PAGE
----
Mone Kamishiraishi: A soothing, Captivating Voice

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Mone Kamishiraishi’s voice is soft and captivating, absolutely soothing. That’s exactly why she was chosen to play the heroine in “Kimi no Na wa” (your name.), a new anime film released last week. The movie was directed by Makoto Shinkai, expected to be the successor of two anime giants, Hayao Miyazaki and Mamoru Hosoda.

Kamishiraishi plays Mitsuha Miyamizu, a high school student in a mountainous town. She said she felt like she was working in a live-action production when recording for the film “because Shinkai’s artwork was so elaborate and true.”

Actor Ryunosuke Kamiki voices her partner, Taki Tachibana, who attends a high school in an urban city. The two discover that they switch lives in each other’s dreams.

The film begins with a taste of fantasy and comedy combined, but eventually turns into a story about Earth facing a crisis. This is where Kamishiraishi’s gentle voice demonstrates its strength, suggesting a ray of hope in the grave situation.

Kamishiraishi said she was happy to take part in a production that had a unique approach. “We’d recall certain scenes and say, ‘Oh, so that was a hint!’ like in a mystery novel,” she said.

In one scene, Mitsuha — who aspires to urban life — shouts out loud that she wants to be “reborn as a good-looking boy living in Tokyo.” Kamishiraishi said she understood Mitsuha’s feeling of wanting to be a boy, though she prefers to live in a rural area.

Kamishiraishi described the heroine as “a person who’s always upright.”
“She’s not concerned about consequences. She would head directly to what she believes she must do. She’s dutiful and takes responsibility. I admire her way of living, and I wish I could be like her,” Kamishiraishi said.

Kamishiraishi, a native of Kagoshima Prefecture, said she “listened to various kinds of music” when she was still in her mother’s womb. She was told she started singing almost as soon as she started to talk.
She was also a child who would sing songs with themes related to whatever she came across during her walks. Inevitably, she started taking musical classes.

Her tutor suggested she take on the challenge of the Toho Cinderella Audition that discovers young actresses when she was 12. Kamishiraishi only agreed so she’d have the memory of doing it, but ultimately she won the judges’ special prize. Her younger sister, Moka, won the grand prix.
Kamishiraishi soon began her career in showbiz, shuttling between Kagoshima and Tokyo.

Her turning point came when she won the lead role in the film “Lady Maiko,” directed by Masayuki Suo. When she later asked the director why he had chosen her among the about 800 applicants, he said it was because she was drab and inconspicuous.

“He told me he liked how I dramatically changed when I started singing,” she said. “‘I liked the gap,’ he said.”
Kamishiraishi is currently enrolled in a private university in Tokyo while continuing her career in showbiz. She will make her singing debut in October.

“In a way, I think being an actress means to reveal yourself to the world,” she said. “I know my acting skills are far from perfect and I need to improve. But then, I probably will never be bored or satisfied with acting. And this is so much fun.”
How do you like her voice?
Makoto Shinkai

Her voice had a really strong presence. It told me what Mitsuha was like. I knew she was right there when I heard her at the audition. I chose her on the spot. I think her voice tells us a lot. It’s clear and easily conveys what she has in mind. And yet the variations it generates are limitless.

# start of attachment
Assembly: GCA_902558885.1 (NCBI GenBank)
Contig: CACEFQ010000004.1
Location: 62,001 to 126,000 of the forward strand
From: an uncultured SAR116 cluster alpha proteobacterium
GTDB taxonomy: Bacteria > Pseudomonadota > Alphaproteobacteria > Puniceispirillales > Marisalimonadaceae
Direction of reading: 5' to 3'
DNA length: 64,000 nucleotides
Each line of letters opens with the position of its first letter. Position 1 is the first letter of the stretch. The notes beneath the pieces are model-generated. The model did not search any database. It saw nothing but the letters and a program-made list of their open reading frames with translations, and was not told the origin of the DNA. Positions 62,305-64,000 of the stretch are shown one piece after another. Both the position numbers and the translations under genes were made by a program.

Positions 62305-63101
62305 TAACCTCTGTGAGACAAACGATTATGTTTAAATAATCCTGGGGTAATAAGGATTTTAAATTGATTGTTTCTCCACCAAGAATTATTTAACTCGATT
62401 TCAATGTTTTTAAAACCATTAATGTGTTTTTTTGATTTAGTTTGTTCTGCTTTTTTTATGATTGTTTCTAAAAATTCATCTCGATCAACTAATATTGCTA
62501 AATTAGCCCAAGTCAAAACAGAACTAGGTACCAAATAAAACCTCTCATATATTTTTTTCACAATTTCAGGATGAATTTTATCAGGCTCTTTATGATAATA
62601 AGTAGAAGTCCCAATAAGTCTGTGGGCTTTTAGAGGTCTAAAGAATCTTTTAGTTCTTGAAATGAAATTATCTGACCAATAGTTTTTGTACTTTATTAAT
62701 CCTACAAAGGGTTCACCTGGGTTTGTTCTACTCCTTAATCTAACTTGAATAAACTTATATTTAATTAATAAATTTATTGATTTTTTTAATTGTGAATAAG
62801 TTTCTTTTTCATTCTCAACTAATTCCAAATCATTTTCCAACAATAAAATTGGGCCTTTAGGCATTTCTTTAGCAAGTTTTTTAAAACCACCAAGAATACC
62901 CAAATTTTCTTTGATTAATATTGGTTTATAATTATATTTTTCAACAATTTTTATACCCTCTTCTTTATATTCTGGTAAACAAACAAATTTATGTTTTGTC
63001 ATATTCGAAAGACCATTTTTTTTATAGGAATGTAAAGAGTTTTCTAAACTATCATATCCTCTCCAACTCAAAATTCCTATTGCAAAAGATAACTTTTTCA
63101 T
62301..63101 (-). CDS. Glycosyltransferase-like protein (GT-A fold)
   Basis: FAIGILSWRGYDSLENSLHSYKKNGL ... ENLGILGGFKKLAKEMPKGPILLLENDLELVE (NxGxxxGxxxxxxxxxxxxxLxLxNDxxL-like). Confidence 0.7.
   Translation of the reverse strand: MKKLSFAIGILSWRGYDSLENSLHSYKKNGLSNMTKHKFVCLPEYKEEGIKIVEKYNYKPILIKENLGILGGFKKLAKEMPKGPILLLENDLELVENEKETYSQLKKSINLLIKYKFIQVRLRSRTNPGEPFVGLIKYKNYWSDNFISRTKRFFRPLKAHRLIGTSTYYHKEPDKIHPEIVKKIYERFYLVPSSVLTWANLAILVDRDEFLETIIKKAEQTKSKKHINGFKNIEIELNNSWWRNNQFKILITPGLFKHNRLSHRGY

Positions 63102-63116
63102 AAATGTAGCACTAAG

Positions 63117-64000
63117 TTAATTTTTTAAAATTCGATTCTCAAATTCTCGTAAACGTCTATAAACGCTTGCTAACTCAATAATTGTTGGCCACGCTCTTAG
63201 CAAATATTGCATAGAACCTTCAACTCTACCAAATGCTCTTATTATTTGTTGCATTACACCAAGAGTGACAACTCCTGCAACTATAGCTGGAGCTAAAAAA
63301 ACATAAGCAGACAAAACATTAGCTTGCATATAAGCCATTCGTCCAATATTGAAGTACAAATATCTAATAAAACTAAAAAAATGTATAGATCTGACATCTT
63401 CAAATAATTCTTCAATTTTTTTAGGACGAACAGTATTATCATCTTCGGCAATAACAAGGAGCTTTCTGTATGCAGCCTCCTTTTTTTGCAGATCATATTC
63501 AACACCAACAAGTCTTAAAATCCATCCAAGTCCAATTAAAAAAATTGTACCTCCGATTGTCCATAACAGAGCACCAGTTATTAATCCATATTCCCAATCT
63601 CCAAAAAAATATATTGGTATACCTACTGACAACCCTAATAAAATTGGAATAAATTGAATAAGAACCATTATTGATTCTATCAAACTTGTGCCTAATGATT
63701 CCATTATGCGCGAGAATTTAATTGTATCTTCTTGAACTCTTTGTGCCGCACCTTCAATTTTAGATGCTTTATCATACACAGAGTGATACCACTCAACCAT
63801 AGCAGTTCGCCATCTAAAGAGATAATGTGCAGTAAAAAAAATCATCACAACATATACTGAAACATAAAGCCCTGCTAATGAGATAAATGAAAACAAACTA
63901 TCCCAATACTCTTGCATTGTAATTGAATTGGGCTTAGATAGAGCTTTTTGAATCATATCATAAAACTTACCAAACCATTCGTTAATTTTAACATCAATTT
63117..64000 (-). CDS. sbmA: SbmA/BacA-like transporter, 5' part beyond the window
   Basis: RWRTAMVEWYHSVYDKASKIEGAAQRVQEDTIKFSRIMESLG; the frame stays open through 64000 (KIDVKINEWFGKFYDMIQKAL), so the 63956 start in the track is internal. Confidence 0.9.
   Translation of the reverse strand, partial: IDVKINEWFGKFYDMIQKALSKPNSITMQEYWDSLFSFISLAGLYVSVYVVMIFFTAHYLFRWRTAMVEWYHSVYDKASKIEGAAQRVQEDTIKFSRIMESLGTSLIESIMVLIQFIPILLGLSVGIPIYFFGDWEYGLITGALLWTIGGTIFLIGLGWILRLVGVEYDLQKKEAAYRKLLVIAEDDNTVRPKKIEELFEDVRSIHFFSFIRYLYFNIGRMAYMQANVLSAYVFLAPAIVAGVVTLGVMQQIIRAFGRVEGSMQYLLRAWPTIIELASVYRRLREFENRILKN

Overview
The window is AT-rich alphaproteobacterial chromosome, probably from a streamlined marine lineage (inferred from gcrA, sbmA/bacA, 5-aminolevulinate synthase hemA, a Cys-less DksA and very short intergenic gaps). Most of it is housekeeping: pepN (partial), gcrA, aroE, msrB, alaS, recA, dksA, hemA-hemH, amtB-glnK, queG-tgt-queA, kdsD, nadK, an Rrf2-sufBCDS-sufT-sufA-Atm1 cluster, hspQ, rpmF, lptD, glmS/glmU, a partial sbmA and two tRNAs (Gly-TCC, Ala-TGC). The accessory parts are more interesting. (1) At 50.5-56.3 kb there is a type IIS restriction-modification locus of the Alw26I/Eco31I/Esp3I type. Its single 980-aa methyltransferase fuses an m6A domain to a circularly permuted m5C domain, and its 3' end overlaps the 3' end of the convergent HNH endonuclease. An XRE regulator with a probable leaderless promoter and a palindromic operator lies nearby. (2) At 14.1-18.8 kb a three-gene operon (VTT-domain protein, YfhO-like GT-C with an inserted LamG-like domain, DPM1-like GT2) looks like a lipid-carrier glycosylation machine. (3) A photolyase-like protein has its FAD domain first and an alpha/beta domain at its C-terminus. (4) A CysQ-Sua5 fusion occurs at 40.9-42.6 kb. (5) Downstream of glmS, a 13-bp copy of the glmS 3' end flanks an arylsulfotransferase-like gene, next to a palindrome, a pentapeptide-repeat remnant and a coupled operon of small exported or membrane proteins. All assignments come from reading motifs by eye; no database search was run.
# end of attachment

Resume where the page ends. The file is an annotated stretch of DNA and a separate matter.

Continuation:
Ryunosuke Kamiki

Her voice is a gift. When I heard her voice for the first time, I immediately knew it was her — the heroine for Shinkai’s film. You don’t even notice that you’re listening to anything when it’s the sound of her voice. So ... I sincerely congratulate her on her debut as a singer!

“Kimi no Na wa” a new achievement
By Masafumi Taga / Yomiuri Shimbun Staff Writer

“Kimi no Na wa” (your name.), the latest work by up-and-coming anime director Makoto Shinkai, is a fantasy depicting a couple in a Japan when the country is excited about a specific comet approaching for the first time in 1,000 years.

Mitsuha Miyamizu (voiced by Mone Kamishiraishi) lives in a mountainous town, and aspires to urban life so much that she changes in her dreams into a boy attending high school in Tokyo. Taki Tachibana (Ryunosuke Kamiki) is an actual high school student in Tokyo and simultaneously recalls unfamiliar landscapes of a rural area in his dreams. The two eventually realize they are switching places in their sleep.

The appealing description of characters presented by Masashi Ando, who was also in charge of “Spirited Away,” and character animators inspires the audience to empathize with the story.

The anxiety of Mitsuha, who is tired of the too close human relations in the countryside, is depicted in especial detail. There are portrayals of unfamiliar religious rituals, since Mitsuha’s family manages a Shinto shrine, but the piece always depicts the realities of high school. The two eventually become aware of each other’s presence after exchanging their roles repeatedly.

The film starts as a story about the lives of teenagers, but eventually it takes a drastic turn, conveying a message behind the approach of the comet.

There is a sad side to the movie, but it doesn’t leave us with bad feelings, as the two overcome the challenge and finally meet each other. The film shows us hope — beyond the initial despair — in a form nobody could have imagined.

The anime is certainly a new achievement by Shinkai, who is expected to lead the anime production of the next generation. The film is showing at Toho Cinemas Roppongi Hills and other cinemas. Please visit www.kiminona.com for more information.

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